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by Maureen A. Taylor

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# Sunday, 14 May 2017
Seeing Double: 5 Clues in an Old Stereograph Photo
Posted by Diane

I love the Library of Congress. I can lose myself for hours in its online historical photos collection doing random searches. Sometimes I even tackle one of their photo mysteries for fun.

If there's one thing that gets my attention, it's when I see a photo with a partial caption. Like this photo, for instance: It's obviously posed for dramatic effect, but why? What's the real story here?

When I see an interesting image, it's important to step back and study the clues. Remember, not all the details are in the image itself. Picture evidence is only one part of the process. 



Library of Congress, stereo 1s05258

Five clues stand out in this stereograph image of a well-dressed family seated on a porch:
  1. It's unusual to see a "family photo" stereograph. This format was popular for scenes and themed collections, like the Civil War. Stereos consist of two nearly identical images mounted next to each other. When viewed using a stereopticon viewer, the image appears 3-dimensional. The blur on the right side of this card on the seated man's face) may interfere with seeing it clearly.

  2. The Library of Congress has this dated to circa 1860 to 1864.

  3. The first stereo cards were published in 1854. Generally, yellow card stock wasn't available until the early 1860s. There were ivory cards, and it's possible the color of this paper has changed over the years.
     
  4. The catalog record suggests that the image was taken by George Stacy, who operated a studio from 1854 to 1861 in New York.   

  5. The record identifies the men in the image, but not the woman and children.
Let's push the research envelope and see what else I can discover about the people in this picture. It should be possible to identify everyone in it.

Do you have any stereo views in your family photo collection? They indicate a pastime enjoyed by an ancestor. Tell me about them in the comments below. 

Stay tuned for next week.


Identify your old mystery family photos with these guides by Maureen A. Taylor:

  • Family Photo Detective: Learn How to Find Genealogy Clues in Old Photos and Solve Family Photo Mysteries
  • Fashionable Folks: Bonnets and Hats 1840-1900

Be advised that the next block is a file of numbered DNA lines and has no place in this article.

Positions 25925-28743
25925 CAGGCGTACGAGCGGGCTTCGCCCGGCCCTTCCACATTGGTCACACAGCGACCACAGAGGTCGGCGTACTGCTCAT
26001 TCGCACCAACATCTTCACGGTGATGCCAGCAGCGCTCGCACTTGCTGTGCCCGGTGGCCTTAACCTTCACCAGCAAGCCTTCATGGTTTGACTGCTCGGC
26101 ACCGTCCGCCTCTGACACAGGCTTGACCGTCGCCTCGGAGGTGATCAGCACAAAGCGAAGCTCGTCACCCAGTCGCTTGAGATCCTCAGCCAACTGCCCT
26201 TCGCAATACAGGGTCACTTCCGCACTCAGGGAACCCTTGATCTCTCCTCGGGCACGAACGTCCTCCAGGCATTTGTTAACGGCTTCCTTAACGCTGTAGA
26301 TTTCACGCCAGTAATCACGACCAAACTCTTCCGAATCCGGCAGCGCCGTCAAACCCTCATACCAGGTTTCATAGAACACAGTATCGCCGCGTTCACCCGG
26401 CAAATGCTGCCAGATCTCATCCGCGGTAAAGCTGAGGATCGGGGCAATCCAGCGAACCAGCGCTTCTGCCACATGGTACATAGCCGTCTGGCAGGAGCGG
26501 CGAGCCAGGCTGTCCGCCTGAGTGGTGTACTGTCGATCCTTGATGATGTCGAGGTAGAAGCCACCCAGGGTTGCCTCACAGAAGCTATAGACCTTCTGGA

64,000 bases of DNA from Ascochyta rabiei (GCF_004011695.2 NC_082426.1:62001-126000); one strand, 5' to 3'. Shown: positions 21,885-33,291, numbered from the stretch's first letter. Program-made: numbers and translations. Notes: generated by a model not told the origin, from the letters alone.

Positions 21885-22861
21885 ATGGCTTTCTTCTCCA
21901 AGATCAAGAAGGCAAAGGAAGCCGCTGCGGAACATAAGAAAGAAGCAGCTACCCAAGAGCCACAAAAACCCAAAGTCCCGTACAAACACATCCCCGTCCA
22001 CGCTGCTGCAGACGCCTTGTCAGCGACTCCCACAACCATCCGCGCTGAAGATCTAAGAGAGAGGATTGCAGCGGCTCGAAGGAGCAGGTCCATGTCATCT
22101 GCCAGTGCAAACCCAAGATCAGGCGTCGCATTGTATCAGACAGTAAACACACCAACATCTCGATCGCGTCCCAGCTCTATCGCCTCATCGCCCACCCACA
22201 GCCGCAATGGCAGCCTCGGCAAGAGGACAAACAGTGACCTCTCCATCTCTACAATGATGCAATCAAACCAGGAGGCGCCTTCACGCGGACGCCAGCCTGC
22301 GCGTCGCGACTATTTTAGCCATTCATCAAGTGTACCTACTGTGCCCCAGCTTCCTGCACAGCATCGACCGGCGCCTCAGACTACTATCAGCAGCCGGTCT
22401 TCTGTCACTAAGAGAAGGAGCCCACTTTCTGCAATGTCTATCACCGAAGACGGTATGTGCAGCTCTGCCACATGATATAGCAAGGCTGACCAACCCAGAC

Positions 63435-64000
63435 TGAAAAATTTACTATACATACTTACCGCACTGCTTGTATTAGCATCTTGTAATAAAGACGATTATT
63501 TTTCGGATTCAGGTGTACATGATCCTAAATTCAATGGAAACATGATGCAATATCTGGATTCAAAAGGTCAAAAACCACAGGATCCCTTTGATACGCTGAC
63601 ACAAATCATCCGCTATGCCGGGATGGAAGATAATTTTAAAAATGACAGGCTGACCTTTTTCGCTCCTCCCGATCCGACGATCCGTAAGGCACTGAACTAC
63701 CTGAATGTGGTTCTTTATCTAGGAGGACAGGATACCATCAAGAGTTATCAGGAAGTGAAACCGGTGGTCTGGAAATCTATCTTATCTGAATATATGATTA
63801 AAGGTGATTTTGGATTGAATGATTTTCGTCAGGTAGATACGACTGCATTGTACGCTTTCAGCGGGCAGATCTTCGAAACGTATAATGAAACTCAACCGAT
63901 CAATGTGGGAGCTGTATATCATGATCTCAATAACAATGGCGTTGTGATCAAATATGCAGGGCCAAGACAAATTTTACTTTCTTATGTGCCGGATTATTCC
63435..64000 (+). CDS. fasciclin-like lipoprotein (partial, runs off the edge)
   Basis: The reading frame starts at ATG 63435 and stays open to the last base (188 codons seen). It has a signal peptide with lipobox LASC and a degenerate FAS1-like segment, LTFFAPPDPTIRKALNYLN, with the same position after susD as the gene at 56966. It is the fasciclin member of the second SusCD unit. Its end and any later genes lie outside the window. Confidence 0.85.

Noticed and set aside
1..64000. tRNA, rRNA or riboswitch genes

• Finding the Civil War in Your Family Album
  • Hairstyles 1840-1900
  • Photo-Organizing Practices
  • Preserving Your Family Photographs
  • Searching for Family History Photos: How to Get Them Now

  • Save
    1860s photos | children | stereographs | women
    Sunday, 14 May 2017 21:56:36 (GMT Daylight Time, UTC+01:00)  #  Comments [3]
    Tuesday, 16 May 2017 12:46:51 (GMT Daylight Time, UTC+01:00)
    My husband's g-grandfather was an avid diarist, and in one of his diaries he notes that he had spent a 'long week' organizing and cataloging his 'stereo' collection. Since this was in 1870, I know it wasn't a vinyl record collection <lol>.

    He noted the collection consisted of 2000 cards! Yikes. Unfortunately his list has long since been lost, and it's unknown where the cards disappeared to, although I suspect cousins tossed them when cleaning out his granddaughter's home in the late 1980s <smh>.
    Terri
    Thursday, 18 May 2017 15:39:30 (GMT Daylight Time, UTC+01:00)
    When you love to spend time in library you must be a good student. It is really important to look for this random books which is old but gold. You need to take assignment writing service for your perfect submission of tasks.
    Alexander
    Thursday, 25 May 2017 15:16:08 (GMT Daylight Time, UTC+01:00)
    This is an informative post review. I am so pleased to get this post article and nice information. I was looking forward to get such a post which is very helpful to us. A big thank for posting this article in this website Spanish language
    ( Colombia )
    Lorna
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